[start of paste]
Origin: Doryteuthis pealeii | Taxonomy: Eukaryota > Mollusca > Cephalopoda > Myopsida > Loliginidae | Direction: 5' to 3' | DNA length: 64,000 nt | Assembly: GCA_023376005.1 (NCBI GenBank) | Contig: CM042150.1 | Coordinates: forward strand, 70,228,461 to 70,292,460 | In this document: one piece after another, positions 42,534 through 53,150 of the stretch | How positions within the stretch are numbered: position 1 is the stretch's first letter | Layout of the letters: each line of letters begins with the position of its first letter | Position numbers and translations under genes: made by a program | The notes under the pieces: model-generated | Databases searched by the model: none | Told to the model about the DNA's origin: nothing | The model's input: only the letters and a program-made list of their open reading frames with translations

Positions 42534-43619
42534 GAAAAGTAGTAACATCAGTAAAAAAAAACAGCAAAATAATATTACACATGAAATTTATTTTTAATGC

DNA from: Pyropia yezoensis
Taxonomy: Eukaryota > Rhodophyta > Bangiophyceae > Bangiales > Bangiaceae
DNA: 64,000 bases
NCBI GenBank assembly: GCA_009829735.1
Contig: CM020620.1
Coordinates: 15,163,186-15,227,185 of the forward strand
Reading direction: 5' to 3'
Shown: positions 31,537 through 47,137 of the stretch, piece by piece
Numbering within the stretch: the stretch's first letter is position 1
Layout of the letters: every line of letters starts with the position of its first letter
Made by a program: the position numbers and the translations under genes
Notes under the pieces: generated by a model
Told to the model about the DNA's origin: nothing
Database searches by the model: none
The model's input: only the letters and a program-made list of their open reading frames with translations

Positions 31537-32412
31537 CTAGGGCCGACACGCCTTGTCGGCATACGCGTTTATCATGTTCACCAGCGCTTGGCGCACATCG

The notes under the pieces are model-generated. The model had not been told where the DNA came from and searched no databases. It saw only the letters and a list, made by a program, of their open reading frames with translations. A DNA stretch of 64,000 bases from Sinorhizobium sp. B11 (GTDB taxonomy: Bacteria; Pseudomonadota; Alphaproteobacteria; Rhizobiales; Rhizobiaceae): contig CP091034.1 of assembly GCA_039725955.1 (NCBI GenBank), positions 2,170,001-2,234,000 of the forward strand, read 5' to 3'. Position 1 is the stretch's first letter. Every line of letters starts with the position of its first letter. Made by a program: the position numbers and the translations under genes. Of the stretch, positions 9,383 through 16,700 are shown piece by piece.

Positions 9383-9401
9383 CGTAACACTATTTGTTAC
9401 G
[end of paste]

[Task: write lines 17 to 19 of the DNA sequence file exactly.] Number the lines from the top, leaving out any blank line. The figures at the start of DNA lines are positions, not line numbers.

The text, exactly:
Database searches by the model: none
The model's input: only the letters and a program-made list of their open reading frames with translations

Positions 31537-32412